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On a project that I worked on a few years ago, we were building a system for managing discounts and promotions on an ecommerce website for a Fortune 500 retailer. The system had two parts, a management system and full integration into the website so that the promotions would show up in the user’s shopping cart.

The development team was small at 6 developers, but was part of a larger effort of about 50 developers. As we came up with the requirements, the development team selected WinForms as the technology so that the end users could get a better experience. They decided that they wanted multiple ways to access the management system functionality, similar to a standard Windows application. The application would have a menu bar, button bar and a side bar showing the objects with right click popup menus.

For an application that is going out to the general public, this potentially might be a great paradigm. In this particular case, I questioned the value as the user population of the management system was only 4 people who were creating the promotions and then managing them through the various lifecycle stages.

I demonstrated that the multiple menu options could not trace back to any business goals and that with even limited training, the users would know how to use the management system. Unfortunately I could not convince the team that this extra work was unnecessary. The client product manager felt that the user interface was “design” and thus should be left up to the development team. My interpretation of the situation is that the development team had several reasons for wanting to implement the functionality in this way: 1) They wanted to work with new technology; 2) They wanted to create a Windows style application as they had been exclusively writing Web applications; 3) They had plenty of bandwidth (by 3 or 4 developers).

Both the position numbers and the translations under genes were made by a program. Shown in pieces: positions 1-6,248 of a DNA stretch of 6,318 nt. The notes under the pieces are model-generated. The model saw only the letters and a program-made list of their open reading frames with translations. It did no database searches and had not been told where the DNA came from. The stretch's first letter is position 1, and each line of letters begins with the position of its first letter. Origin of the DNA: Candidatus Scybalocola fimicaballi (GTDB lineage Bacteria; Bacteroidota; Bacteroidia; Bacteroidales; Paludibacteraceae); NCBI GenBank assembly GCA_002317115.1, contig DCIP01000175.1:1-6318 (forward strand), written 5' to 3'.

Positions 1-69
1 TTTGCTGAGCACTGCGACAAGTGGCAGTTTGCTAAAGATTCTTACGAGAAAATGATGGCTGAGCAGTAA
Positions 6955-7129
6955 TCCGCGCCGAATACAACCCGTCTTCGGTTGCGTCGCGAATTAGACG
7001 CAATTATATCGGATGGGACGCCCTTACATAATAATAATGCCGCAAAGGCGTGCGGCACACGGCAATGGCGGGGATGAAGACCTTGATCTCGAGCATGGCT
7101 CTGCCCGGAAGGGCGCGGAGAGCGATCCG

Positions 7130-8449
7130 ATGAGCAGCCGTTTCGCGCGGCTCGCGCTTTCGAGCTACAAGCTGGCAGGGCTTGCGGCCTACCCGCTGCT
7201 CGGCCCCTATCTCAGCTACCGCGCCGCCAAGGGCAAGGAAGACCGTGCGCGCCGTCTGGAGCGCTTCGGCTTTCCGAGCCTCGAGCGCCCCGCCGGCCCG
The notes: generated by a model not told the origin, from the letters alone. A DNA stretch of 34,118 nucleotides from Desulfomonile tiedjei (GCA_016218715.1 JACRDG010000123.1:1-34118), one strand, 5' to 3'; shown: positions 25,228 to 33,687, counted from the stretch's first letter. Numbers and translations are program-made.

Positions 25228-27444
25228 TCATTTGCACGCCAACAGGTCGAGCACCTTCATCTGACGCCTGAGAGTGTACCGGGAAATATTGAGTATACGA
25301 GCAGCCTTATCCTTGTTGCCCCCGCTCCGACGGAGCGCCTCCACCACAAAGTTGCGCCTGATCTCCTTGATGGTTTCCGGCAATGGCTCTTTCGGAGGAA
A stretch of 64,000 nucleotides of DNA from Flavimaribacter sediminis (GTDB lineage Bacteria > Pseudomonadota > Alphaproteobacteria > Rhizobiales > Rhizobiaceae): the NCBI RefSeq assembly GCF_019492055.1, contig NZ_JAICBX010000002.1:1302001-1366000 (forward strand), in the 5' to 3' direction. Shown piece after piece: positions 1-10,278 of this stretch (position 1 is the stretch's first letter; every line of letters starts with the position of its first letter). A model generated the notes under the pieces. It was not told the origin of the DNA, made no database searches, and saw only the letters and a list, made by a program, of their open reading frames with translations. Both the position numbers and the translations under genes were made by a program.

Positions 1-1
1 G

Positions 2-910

What was the overall impact? The extended project team had incredibly tight deadlines and was actually understaffed. If we could have taken 3 or 4 developers from this team, we might have been able to add them to project teams that were in danger of not meeting their key functional requirements.

The final result was that while the promotions project was able to deploy, the extended project was put on hold and not implemented until just this year. I’m not saying that this one subproject caused the meltdown of the entire project, but I would say the development of functionality that did not map back to clearly defined business objectives across many subprojects absolutely contributed.

To close, I will leave you with a question, when was the last time you truly questioned the value of each of the requirements in your application?

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